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Empty Cross Ministries
March 1, 2021
Daily Devotion in Romans 13
God’s Perspective of Politics
Romans 13 discusses God’s perspective of government. This is one chapter that I would rather skip.
As a Christian, I love righteousness. Much of what our government does is against godly principles. My spirit is grieved by what many of our represenatives are doing. Many are legalizing the murder of babies, stepping up acceptance to let older and sick people die because of the money required to attend to them, making the country accept sinful lifestyles, fighting wars for monetary reasons, rewarding ungodly behavior, and punishing righteousness. As my grievance list grows, my blood pressure goes up. If I had my way, I would stop the ungodliness immediately and throw ungodly rulers out of office this instant. God, however, thinks differently.
Christians are commanded to be “subject to the higher powers.” We are to let them rule. We are also told that God allows them to be in that position (Romans 13:1) and that if men oppose them, they “shall receive to themselves damnation.” Whoa, I want to get those ungodly politicians far from making any decisions, and God is telling me that I will have to answer to Him if I do so. Gulp! Wait a minute. What do I do? Obey God, naturally.
Paul tells us here that if we resist the governmental powers over us, we are violating God’s law. The law of the land is necessary. It can curtail wanton sin. Without a ruling body, everyone would do what they thought was best, and anarchy would rule. All citizens would suffer. There would be no order.
God allows the person that is ruling to do so. Two times the ruler is called a minister of God (Rom. 13:4, 6). Proverbs 8:15 also reminds us, “By me kings reign and princes decree justice.” John 19:11 states, “… Thou couldest have no power at all against me, except it were given thee from above …”. Like it or not, the power ruling our country is allowed by God. God could easily remove the ruler if it were His will.
Obviously, not all rulers are just. There are “good and evil” leaders. When Paul was writing this, he certainly remembered the evil, destructive ruler that was killing Christians at the time. Still, the point was God allowed that leader to be in that position.
Why would God allow so many godless leaders to lead the people the wrong way? I do not have the answers to that question. However, I do know that many times the people get closer to God when the government oppresses them or rules unjustly.
In the United States, our leaders have been elected. We, as a people, have chosen them to take control. A poor, elected leader in our country speaks volumes of the people who voted him in. We got what we (not all of us, of course) wanted. Hopefully, a bad leader will drive people to their knees and looking toward God.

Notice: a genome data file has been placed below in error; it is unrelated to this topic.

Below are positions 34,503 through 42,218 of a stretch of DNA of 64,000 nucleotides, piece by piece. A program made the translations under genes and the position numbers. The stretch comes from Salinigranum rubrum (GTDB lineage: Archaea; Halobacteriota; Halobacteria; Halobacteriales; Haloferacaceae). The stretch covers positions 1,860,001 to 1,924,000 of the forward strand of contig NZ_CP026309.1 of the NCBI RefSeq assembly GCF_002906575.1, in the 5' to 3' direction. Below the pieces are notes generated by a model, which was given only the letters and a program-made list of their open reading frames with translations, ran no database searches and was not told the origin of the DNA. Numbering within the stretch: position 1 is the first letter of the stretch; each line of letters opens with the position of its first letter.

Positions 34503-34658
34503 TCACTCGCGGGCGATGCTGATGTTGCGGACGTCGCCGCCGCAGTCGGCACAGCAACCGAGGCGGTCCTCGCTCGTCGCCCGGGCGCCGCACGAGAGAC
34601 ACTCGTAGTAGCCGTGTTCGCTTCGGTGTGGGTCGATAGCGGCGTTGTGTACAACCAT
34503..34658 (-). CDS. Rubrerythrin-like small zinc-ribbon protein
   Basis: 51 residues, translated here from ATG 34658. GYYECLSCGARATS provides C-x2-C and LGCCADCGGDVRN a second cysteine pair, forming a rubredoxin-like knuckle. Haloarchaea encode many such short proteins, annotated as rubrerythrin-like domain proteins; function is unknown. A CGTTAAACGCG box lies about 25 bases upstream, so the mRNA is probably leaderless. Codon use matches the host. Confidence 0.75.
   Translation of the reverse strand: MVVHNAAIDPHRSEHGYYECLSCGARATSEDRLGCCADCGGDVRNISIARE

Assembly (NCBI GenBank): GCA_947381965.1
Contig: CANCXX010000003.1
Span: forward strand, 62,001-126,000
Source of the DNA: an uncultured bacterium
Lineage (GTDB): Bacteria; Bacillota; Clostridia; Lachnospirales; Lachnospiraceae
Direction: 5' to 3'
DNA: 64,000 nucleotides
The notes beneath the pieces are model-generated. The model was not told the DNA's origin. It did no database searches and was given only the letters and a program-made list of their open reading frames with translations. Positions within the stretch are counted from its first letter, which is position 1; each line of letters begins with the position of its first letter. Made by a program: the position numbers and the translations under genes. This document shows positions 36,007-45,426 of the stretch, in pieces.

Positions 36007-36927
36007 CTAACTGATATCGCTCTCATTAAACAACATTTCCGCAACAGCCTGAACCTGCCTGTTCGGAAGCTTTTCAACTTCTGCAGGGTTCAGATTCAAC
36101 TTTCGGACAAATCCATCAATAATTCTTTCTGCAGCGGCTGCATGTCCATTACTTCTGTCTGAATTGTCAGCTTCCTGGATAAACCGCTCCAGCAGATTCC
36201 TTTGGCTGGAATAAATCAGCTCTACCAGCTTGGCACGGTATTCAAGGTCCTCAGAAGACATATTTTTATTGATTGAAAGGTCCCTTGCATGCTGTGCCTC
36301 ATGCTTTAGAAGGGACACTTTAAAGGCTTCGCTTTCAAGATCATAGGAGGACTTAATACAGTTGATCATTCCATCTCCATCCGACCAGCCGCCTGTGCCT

Christians need to be outstanding examples in civil life. We are often the only example of how a Christian should behave that most of the world will see. It is our responsibility to be a good testimony for God by heeding His commandments and trusting that He knows better. We need to support and pray for our leaders.
While we have the opportunity, we need to do all we can to make sure the best, most God-honoring-and-obeying officials are in office. Honoring the authority allowed over us is honoring God.
“If we falter in our leadership, we may endanger the peace of the world, and we shall surely endanger the welfare of the nation.” — Harry Truman
Words to Understand:
Chambering: commission of lewd behavior
Wantonness: indulging in immorality without restraint
1 Let every soul be subject unto the higher powers. For there is no power but of God: the powers that be are ordained of God.
2 Whosoever therefore resisteth the power, resisteth the ordinance of God: and they that resist shall receive to themselves damnation.
3 For rulers are not a terror to good works, but to the evil. Wilt thou then not be afraid of the power? do that which is good, and thou shalt have praise of the same:
4 For he is the minister of God to thee for good. But if thou do that which is evil, be afraid; for he beareth not the sword in vain: for he is the minister of God, a revenger to execute wrath upon him that doeth evil.
5 Wherefore ye must needs be subject, not only for wrath, but also for conscience sake.
6 For for this cause pay ye tribute also: for they are God’s ministers, attending continually upon this very thing.
7 ¶ Render therefore to all their dues: tribute to whom tribute is due; custom to whom custom; fear to whom fear; honour to whom honour.
8 Owe no man any thing, but to love one another: for he that loveth another hath fulfilled the law.
9 For this, Thou shalt not commit adultery, Thou shalt not kill, Thou shalt not steal, Thou shalt not bear false witness, Thou shalt not covet; and if there be any other commandment, it is briefly comprehended in this saying, namely, Thou shalt love thy neighbour as thyself.
10 Love worketh no ill to his neighbour: therefore love is the fulfilling of the law.
11 ¶ And that, knowing the time, that now it is high time to awake out of sleep: for now is our salvation nearer than when we believed.
12 The night is far spent, the day is at hand: let us therefore cast off the works of darkness, and let us put on the armour of light.
13 Let us walk honestly, as in the day; not in rioting and drunkenness, not in chambering and wantonness, not in strife and envying.
14 But put ye on the Lord Jesus Christ, and make not provision for the flesh, to fulfil the lusts thereof.